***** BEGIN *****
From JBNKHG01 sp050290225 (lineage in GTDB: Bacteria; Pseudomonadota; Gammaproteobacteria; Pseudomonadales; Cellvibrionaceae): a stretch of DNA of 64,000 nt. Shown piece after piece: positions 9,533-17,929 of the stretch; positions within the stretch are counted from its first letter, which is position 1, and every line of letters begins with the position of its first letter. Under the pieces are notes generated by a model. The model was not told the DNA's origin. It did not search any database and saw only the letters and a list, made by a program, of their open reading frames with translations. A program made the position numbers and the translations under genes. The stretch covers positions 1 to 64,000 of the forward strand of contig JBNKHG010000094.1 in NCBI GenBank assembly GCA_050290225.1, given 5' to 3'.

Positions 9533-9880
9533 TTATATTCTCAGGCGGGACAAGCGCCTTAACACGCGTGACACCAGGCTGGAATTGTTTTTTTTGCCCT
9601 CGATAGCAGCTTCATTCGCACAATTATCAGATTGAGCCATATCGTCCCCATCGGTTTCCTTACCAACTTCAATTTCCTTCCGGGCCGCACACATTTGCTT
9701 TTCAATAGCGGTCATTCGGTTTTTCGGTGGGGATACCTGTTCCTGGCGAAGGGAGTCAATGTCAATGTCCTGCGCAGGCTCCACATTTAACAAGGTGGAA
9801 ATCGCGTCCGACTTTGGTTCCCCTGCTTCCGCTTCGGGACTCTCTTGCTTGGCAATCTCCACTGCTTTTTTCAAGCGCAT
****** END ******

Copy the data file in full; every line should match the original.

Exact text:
From JBNKHG01 sp050290225 (lineage in GTDB: Bacteria; Pseudomonadota; Gammaproteobacteria; Pseudomonadales; Cellvibrionaceae): a stretch of DNA of 64,000 nt. Shown piece after piece: positions 9,533-17,929 of the stretch; positions within the stretch are counted from its first letter, which is position 1, and every line of letters begins with the position of its first letter. Under the pieces are notes generated by a model. The model was not told the DNA's origin. It did not search any database and saw only the letters and a list, made by a program, of their open reading frames with translations. A program made the position numbers and the translations under genes. The stretch covers positions 1 to 64,000 of the forward strand of contig JBNKHG010000094.1 in NCBI GenBank assembly GCA_050290225.1, given 5' to 3'.

Positions 9533-9880
9533 TTATATTCTCAGGCGGGACAAGCGCCTTAACACGCGTGACACCAGGCTGGAATTGTTTTTTTTGCCCT
9601 CGATAGCAGCTTCATTCGCACAATTATCAGATTGAGCCATATCGTCCCCATCGGTTTCCTTACCAACTTCAATTTCCTTCCGGGCCGCACACATTTGCTT
9701 TTCAATAGCGGTCATTCGGTTTTTCGGTGGGGATACCTGTTCCTGGCGAAGGGAGTCAATGTCAATGTCCTGCGCAGGCTCCACATTTAACAAGGTGGAA
9801 ATCGCGTCCGACTTTGGTTCCCCTGCTTCCGCTTCGGGACTCTCTTGCTTGGCAATCTCCACTGCTTTTTTCAAGCGCAT